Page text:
Most bizarre of all, one notorious al-Qaeda fundraiser, who has lived in Saudi Arabia for nearly three years, turned up on a list of terrorists whom Saudi Arabia accused Qatar of harboring. Saudi Arabia and four other Arab states broke diplomatic and economic ties with Qatar in early June, in part over allegations that Doha supports extremists.

The Devastation of Yemen

Since March 2015, Saudi Arabia, United Arab Emirates (UAE), and other Arab allies have been laying waste to Yemen with logistic support from the United States. They are fighting to wrest control of the country from Houthi militants and their ally, former President Ali Abdullah Saleh. Riyadh aims to reinstate Saleh’s rival, President Abd Rabbuh Mansour Hadi, whose legal mandate ended in January 2015.

Saudi King Salman bids farewell to President Barack Obama at Erga Palace after a state visit to Saudi Arabia on Jan. 27, 2015. (Official White House Photo by Pete Souza)

Tens of thousands of Yemenis have died from the fighting, historic cities have been pulverized by criminal Saudi bombing raids, and more than 400,000 people have contracted deadly cholera. Almost two million children and millions more adults suffer from malnutrition owing to war-related disruptions of food supplies and a Saudi blockade of Yemen’s ports.

Suffering and chaos provide ideal breeding grounds for AQAP, which took control of a provincial capital and one of Yemen’s largest ports for many months. A special report last year by Reuters concluded that “the Saudi-led military intervention in Yemen, . . . backed by the United States, has helped Al Qaeda in the Arabian Peninsula to become stronger than at any time since it first emerged almost 20 years ago.”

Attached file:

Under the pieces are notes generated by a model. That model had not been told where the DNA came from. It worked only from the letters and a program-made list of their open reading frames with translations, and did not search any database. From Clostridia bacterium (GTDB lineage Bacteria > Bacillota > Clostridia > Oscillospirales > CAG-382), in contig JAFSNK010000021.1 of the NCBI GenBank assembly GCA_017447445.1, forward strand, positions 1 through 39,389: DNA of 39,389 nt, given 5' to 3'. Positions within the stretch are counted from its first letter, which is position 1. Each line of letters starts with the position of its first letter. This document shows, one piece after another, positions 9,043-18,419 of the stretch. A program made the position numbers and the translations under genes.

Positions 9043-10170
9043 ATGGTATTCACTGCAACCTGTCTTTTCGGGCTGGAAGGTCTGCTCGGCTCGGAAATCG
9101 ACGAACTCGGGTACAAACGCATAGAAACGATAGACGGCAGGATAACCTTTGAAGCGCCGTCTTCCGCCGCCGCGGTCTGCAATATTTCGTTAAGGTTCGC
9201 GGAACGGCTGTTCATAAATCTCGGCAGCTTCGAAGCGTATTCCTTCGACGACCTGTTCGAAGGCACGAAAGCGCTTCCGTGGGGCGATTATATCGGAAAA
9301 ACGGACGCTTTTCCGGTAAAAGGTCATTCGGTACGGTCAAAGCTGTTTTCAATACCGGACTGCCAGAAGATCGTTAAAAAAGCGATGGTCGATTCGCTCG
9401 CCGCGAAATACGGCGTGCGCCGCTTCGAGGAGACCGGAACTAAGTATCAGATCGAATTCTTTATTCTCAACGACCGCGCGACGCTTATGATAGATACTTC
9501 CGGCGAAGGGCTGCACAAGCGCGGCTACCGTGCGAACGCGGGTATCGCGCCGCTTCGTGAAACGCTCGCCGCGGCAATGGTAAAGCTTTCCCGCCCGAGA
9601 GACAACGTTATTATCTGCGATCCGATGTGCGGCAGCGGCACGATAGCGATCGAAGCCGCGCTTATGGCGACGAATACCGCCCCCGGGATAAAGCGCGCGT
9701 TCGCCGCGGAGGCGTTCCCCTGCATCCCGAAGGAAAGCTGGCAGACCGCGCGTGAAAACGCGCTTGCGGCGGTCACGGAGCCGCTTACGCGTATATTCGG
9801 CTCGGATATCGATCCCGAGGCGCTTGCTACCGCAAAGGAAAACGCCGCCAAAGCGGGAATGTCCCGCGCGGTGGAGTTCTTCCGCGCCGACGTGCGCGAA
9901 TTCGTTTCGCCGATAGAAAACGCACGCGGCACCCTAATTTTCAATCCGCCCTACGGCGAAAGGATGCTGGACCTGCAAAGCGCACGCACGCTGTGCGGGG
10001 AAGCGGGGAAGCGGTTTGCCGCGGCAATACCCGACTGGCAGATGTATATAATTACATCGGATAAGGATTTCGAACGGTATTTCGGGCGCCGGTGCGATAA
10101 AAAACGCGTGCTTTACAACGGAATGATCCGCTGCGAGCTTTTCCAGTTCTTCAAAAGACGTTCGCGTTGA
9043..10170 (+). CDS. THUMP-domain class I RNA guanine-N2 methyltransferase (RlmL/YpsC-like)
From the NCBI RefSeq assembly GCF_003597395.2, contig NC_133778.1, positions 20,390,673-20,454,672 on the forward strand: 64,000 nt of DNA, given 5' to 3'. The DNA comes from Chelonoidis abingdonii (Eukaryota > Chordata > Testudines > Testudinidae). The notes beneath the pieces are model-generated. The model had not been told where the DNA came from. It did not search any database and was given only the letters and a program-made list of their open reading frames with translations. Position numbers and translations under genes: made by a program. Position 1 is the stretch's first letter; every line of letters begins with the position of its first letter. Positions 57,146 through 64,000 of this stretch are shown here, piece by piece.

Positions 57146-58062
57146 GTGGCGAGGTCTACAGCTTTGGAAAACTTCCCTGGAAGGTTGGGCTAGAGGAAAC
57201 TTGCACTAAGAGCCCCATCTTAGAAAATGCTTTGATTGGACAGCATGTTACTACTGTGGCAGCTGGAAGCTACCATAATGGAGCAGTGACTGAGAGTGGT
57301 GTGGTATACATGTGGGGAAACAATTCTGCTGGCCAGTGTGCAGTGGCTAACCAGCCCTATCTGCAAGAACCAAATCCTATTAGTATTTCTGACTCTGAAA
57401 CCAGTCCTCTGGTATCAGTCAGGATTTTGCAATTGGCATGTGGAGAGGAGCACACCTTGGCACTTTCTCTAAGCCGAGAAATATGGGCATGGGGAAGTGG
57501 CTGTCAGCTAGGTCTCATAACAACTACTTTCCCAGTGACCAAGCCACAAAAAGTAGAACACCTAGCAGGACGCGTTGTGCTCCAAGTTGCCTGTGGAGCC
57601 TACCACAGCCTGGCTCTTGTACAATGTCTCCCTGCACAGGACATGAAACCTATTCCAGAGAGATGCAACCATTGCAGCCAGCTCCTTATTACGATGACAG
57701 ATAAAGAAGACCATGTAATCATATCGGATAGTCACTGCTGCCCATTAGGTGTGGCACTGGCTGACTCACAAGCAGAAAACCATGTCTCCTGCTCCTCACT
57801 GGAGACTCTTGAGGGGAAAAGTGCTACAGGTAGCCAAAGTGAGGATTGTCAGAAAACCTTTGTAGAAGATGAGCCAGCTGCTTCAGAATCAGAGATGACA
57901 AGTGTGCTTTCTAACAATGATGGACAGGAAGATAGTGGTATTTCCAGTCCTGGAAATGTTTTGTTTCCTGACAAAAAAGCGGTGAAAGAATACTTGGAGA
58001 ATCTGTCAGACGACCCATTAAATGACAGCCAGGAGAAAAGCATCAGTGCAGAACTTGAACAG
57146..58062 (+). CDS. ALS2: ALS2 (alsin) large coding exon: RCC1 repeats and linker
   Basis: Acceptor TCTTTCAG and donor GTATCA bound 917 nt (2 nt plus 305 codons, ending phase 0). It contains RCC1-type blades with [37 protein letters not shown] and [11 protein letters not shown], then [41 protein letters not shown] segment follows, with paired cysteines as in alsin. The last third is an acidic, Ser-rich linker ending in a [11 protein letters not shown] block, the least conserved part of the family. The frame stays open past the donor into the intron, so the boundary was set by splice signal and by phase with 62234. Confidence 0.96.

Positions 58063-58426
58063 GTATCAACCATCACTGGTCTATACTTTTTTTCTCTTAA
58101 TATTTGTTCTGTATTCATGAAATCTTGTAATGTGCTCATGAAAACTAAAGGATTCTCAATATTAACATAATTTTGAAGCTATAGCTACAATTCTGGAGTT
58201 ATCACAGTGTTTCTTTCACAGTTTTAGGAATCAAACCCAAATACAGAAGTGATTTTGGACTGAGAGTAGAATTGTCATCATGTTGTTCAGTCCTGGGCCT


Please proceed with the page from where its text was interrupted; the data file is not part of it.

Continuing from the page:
Even the UAE newspaper The National conceded last month: “In the absence of a political resolution that addresses local grievances and builds and empowers a central state that can provide jobs and services, Al Qaeda has filled vacuums and its fighters have found a role, while a sectarian narrative that is promoted by the group has increasing traction.”

This matters not only because of AQAP’s potential threat to U.S. security, but because the only possible legal rationale for continued U.S. military involvement in Yemen is the 2001 Authorization for Use of Military Force Against Terrorists, which approves operations against al-Qaeda, not in support of its allies. Members of Congress are growing restive about such legal issues as U.S. tax dollars fund the ongoing humanitarian catastrophe in Yemen, with no end in sight.